Institute for War and Peace Reporting | Giving Voice, Driving Change

Sunni Group Forces Boycott of Iranian Goods

Under threat of reprisals, shop owners in central Iraq are no longer selling Iranian products.
By Jasim al-Saba\'wi
Shopkeepers in the town of Hawije have pulled Iranian imports from their shelves after a militant group threatened to kill traders and burn down stores shops that failed to comply with a boycott.

The threat came from a previously unknown group called the High Command for the Mujahidin, and was reportedly issued in several majority Sunni Arab cities in central Iraq, including Baqubah, Tikrit, Samarra and Fallujah.

The group posted leaflets on the walls of mosques telling shopkeepers to boycott Iranian products from May 1 or suffer violent consequences.

The group accused Iran of fuelling sectarian conflict in Iraq and of supporting the US interventions in both Iraq and Afghanistan. It also said Iran was exporting products that were past their sell-by date.

Hawije, 70 kilometres west of the northern city of Kirkuk, is a Sunni-majority town where fierce clashes erupt sporadically between militants and US troops, and roadside bombs target American convoys.

According to residents, the threat of reprisals has proved effective here, as in many other parts of central Iraq.

Ghazi al-Jumaili, a wholesale foodseller, said shopkeepers had responded "out of fear rather than persuasion".

A source in the Hawije police force who spoke on condition of anonymity said policemen were continually patrolling the markets. "But that hasn’t stopped businessmen getting rid of Iranian goods. The market is empty of them now," he said.

“The police can't perform miracles… Many people can't express their opposition [to the boycott], because that would be dangerous."

Iraq has had close ties with Iran's Shia government since the fall of Saddam Hussein's Sunni Arab-dominated regime in April 2003. As the Shias, believed to account for about 60 per cent of the total population, have assumed political power, many people in the country have come to suspect that Tehran is exerting a powerful influence on government policy.

Iraq’s economy is crumbling because of rising sectarian violence, and is increasingly reliant on foreign imports, most of which come from Iran and China.

Iraq's ambassador in Tehran, Mohammed Majid Abbas al-Sheikh, said in March that sales of Iranian goods are expected to rise from one billion to 1.5 billion US dollars this year, accounting for half of all Iraqi imports.

Hawije residents, particularly businessmen who complied with the Iranian boycott and lost money as a result, were reluctant to discuss the threats.

But in a town where some residents celebrated Saddam’s birthday on April 28, the boycott also had its supporters.

"This call came late in the day. Iran is the source of all trouble in Iraq," said Abu Walid, a 38-year-old former Iraqi army officer who did not want his full name to be used.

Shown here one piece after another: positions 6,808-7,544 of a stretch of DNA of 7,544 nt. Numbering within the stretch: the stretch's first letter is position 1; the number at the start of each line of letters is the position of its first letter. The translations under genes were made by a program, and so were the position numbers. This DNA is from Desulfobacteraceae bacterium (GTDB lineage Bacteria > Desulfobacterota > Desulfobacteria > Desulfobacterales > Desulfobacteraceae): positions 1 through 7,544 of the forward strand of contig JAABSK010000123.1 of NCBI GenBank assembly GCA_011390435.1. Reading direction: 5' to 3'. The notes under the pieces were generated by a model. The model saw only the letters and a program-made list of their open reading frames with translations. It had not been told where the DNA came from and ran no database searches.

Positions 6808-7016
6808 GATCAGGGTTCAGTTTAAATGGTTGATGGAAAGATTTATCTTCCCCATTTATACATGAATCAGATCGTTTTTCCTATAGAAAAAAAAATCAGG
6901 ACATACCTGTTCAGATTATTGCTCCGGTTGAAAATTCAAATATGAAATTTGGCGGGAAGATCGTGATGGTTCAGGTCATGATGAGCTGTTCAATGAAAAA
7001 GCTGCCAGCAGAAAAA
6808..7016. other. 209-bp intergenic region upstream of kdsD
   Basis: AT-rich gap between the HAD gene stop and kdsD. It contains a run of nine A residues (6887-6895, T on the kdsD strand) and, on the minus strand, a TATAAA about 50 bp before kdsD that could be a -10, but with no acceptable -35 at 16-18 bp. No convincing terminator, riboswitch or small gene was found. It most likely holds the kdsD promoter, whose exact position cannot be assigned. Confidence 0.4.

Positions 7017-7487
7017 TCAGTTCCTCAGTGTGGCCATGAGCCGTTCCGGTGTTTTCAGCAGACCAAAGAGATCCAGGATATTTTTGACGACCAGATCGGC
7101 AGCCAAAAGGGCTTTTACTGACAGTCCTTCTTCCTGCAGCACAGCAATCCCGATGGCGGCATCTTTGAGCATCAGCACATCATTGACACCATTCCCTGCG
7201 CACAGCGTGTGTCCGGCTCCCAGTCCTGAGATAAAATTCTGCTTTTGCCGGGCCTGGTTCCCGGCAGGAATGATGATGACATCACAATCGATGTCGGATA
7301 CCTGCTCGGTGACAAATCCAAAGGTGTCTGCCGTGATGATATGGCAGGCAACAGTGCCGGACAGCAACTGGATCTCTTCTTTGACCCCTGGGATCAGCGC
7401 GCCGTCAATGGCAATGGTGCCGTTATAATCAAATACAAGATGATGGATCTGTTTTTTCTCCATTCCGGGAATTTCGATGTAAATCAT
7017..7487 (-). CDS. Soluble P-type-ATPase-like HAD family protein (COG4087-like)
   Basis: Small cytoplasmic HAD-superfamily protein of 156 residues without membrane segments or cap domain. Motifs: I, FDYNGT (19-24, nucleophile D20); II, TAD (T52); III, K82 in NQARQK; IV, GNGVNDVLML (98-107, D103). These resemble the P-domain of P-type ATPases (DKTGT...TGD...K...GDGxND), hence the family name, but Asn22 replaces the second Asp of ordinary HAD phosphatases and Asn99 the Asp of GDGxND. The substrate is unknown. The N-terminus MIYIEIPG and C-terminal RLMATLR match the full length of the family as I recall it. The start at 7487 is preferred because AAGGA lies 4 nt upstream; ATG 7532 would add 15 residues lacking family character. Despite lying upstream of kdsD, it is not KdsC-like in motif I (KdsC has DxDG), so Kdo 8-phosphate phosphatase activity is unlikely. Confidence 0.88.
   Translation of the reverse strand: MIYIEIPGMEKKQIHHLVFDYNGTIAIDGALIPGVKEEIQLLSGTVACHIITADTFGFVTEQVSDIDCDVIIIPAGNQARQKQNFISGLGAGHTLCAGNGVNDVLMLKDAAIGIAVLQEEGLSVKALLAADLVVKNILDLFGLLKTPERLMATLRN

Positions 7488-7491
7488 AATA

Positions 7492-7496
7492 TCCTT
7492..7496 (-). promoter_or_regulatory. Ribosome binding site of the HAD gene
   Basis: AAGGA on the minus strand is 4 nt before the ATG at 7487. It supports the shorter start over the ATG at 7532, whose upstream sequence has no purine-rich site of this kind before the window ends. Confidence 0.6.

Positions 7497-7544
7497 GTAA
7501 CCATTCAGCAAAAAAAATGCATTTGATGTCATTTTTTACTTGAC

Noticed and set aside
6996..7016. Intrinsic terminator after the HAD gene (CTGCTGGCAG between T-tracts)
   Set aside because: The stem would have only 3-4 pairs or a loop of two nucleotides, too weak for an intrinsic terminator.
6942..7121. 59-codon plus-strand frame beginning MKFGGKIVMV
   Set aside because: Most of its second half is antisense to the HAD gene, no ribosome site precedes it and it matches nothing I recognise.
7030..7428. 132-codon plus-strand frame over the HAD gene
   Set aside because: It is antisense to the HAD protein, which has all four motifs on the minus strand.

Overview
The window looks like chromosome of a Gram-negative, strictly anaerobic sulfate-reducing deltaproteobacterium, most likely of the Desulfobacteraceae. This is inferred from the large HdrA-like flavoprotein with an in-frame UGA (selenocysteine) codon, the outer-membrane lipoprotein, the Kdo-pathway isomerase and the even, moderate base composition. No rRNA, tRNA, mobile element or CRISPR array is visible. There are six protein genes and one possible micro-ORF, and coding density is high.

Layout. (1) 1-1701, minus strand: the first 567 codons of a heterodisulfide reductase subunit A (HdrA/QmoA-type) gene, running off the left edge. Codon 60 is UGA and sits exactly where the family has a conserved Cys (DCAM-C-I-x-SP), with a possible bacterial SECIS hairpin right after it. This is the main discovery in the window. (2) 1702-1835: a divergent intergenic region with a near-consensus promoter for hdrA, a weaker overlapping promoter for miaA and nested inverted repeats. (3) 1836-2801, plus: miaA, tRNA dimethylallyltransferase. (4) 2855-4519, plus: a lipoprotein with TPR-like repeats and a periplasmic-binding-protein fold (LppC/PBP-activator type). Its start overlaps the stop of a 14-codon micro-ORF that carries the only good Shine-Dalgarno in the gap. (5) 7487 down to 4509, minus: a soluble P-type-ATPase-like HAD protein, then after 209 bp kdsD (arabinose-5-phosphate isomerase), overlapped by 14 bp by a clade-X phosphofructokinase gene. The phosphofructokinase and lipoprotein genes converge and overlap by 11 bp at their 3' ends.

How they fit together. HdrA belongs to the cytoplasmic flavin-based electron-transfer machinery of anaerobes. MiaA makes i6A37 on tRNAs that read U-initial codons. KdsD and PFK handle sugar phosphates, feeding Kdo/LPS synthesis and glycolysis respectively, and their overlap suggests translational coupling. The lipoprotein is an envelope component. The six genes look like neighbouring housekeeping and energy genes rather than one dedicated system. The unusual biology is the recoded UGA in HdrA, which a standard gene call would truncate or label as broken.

"I would support this boycott even if Iran were the only country supplying Iraq."

The economic impact of the boycott in Hawije is unclear. Abu Ahmad, 48-year-old owner of a shop selling household appliances, said he lost about one million dinars, or 680 dollars, because he sold his Iranian-made stock at well below cost to people from his own village, just to offload it.

But he insisted, "It was in the interests of the Sunni community, and I'm not angry."

Jumaili said that while some people in Hawije did support the boycott, if there really was such widespread animosity toward Iran, "people would have boycotted Iranian products ever since the Iran-Iraq war of the Eighties".

He said Syrian and Turkish products were widely available, so there had been no shortages.

Naji Ismail, an economics professor at Mosul University, criticised the boycott, which he said is not founded on Islamic principles and would just end up costing people more.

"The motive is nationalist and it promotes prejudice, which is one of the ailments now afflicting Iraqi society," he said.

Ismail said that when shopkeepers complied with the boycott, "this in turn encourages militants to impose their terms and conditions on the markets and on people. It reinforces their power and authority in these areas. It might not end here”.

A cleric who preaches at Friday prayers in a Hawije mosque said that according to Islamic law, a boycott is not allowed if the result will be detrimental to the interests of Muslims, especially where large sums of money are concerned.

“Issuing threats by means of flyers isn't permissible," added the cleric, who did not want to be named. "Doing so is like making a murder threat, and this is prohibited."

Jumaili said he does not expect Iranian products to reappear on sale in Hawije, not least because the Iraqi government is not in control of security in the area.

"If there isn't a strong government capable of protecting businessmen and people, the boycott could be indefinite," he said.

Jasim al-Saba'wi is an IWPR trainee journalist in Hawije.